A Blue-Chip Starter Portfolio: HSBC Holdings plc, National Grid plc And ARM Holdings plc

Every quarter I take a look at the largest FTSE 100 companies in each of the index’s 10 industries to see how they shape up as a potential “starter” portfolio.

The table below shows the 10 industry heavyweights and their current valuations based on forecast 12-month price-to-earnings (P/E) ratios and dividend yields.

Company Industry Recent share price (p) P/E Yield (%)
ARM Holdings (LSE: ARM) Technology 1,105 34.1 0.8
BHP Billiton Basic Materials 1,474 14.7 5.9
British American Tobacco Consumer Goods 3,489 16.3 4.5
GlaxoSmithKline Health Care 1,546 16.7 5.2
HSBC Holdings (LSE: HSBA) Financials 574 10.2 6.1
National Grid (LSE: NG) Utilities 865 14.7 5.2
Rolls-Royce Industrials 953 15.6 2.6
Royal Dutch Shell Oil & Gas 2,099 14.8 5.9
Vodafone Telecommunications 220 35.6 5.4
WPP Consumer Services 1,531 15.9 2.9

Excluding tech share ARM Holdings, the companies have an average P/E of 17.2 and an average dividend yield of 4.9%. The table below shows how the current ratings compare with those of the past.

  P/E Yield (%)
April 2015 17.2 4.9
January 2015 15.8 4.8
October 2014 15.0 4.7
July 2014 14.8 4.7
April 2014 13.6 4.6
January 2014 13.6 4.5
October 2013 12.2 4.7
July 2013 11.8 4.7
April 2013 12.3 4.6
January 2013 11.4 4.9
October 2012 11.1 5.0
July 2012 10.7 5.0
October 2011 9.8 5.2

My rule of thumb for the group of nine (excluding ARM) is that an average P/E below 10 is bargain territory, 10-14 is decent value, while above 14 starts to move towards expensive.

The current group P/E rating of 17.2 is at its highest since I’ve been tracking the shares, and has moved well above the FTSE 100 long-term average P/E of 14.

The growing disconnect between P/E and yield also seems a cause for concern. The last time the yield was as high as the current 4.9% was in January 2013 — when the P/E was just 11.4. It may be that we’ll see a period of little or no dividend growth among the heavyweights (or even a rebasing of some dividends) to bring the yield down to a level that better reflects the high P/E and a low interest-rate environment in which other assets are yielding very little.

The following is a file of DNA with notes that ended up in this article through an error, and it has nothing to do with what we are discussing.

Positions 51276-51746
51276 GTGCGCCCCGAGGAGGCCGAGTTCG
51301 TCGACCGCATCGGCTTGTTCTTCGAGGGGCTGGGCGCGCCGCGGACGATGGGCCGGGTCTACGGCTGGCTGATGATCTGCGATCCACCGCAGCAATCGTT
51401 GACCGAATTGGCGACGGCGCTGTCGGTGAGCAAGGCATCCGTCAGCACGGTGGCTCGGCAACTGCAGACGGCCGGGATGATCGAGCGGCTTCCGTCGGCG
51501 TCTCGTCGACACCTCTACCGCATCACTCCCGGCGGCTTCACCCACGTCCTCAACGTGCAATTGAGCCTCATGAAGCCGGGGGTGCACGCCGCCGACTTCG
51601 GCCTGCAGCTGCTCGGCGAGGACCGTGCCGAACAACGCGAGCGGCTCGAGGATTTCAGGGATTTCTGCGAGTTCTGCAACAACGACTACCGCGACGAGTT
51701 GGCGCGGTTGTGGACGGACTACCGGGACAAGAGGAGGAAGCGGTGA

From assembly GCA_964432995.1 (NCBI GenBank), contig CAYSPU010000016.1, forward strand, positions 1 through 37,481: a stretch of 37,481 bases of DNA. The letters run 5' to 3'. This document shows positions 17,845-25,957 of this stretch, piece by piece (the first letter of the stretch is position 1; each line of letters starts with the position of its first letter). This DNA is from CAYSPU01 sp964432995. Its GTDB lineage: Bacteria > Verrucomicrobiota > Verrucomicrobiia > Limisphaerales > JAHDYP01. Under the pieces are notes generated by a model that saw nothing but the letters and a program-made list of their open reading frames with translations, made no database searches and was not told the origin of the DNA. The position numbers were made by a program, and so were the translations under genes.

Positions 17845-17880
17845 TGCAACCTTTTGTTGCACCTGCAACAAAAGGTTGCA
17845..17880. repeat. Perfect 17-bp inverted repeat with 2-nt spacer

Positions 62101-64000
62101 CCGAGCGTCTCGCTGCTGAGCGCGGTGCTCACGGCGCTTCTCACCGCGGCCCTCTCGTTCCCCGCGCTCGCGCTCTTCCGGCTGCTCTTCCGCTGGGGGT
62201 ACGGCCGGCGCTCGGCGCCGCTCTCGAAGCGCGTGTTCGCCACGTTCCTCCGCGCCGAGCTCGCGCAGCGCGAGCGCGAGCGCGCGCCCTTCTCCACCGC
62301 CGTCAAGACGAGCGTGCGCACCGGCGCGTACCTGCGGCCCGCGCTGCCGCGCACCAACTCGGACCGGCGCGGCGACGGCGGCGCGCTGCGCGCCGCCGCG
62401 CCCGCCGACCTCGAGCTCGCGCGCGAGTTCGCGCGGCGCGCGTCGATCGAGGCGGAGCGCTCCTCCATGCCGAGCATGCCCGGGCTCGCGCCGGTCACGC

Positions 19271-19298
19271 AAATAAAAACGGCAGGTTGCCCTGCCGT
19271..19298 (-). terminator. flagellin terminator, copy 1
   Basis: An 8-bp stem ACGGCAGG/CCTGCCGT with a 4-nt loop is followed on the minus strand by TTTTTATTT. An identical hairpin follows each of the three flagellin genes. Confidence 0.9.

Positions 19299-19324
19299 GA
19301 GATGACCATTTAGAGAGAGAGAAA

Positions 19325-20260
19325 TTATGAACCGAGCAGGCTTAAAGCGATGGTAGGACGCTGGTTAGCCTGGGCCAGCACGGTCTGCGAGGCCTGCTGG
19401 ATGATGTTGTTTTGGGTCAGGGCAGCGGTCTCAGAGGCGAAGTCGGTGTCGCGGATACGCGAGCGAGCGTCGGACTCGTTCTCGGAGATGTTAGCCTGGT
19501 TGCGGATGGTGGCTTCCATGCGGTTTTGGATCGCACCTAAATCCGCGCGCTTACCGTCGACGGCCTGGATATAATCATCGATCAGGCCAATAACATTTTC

HSBC is the current highest yielder of the group at 6.1%, which is higher than it’s been in any of my previous quarterly reviews. At least the P/E is in sync at a lowly 10.2 — the standout “value” P/E in the table of companies above. Still, it has to be said that HSBC has been looking good value for quite a long time, and at higher share prices: for example, this time two years ago, the P/E was 10.7 … but the shares were 703p. HSBC, then, has been something of a value trap, but could be a great buy now if earnings finally start to rise (supporting the dividend in the process) and the shares re-rate. Certainly, though, there is above-average risk for the potential high reward.

ARM Holdings is a company that’s had no problem growing earnings, and is a mirror opposite to HSBC. If we go back to October 2012, the P/E was 34.1 at a share price of 575p. Today, the shares are 1,105p — but the P/E is still 34.1. “Price is what you pay, value is what you get”, as legendary investor Warren Buffett once said. So, while ARM’s “price” is higher today than in October 2012, the “value” (as measured by the P/E) is the same. ARM’s P/E has been above 40 in some of my quarterly reviews, and the current rating looks reasonable value for a tech growth share.

For a steadier prospect, I’d highlight National Grid at this time. The P/E of 14.7 is as low as it’s been since my January 2014 review, and has been above 15 at each of the last four quarterly review dates. The shares are some 10% below their 52-week high — despite modest earnings upgrades — and the dividend yield of 5.2% also looks attractive.

In fact, National Grid is one of five FTSE 100 companies that have been identified by our top analysts as businesses with superior long-term prospects in this FREE Motley Fool report.

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G A Chester has no position in any shares mentioned. The Motley Fool UK has recommended ARM Holdings and HSBC Holdings. We Fools don't all hold the same opinions, but we all believe that considering a diverse range of insights makes us better investors.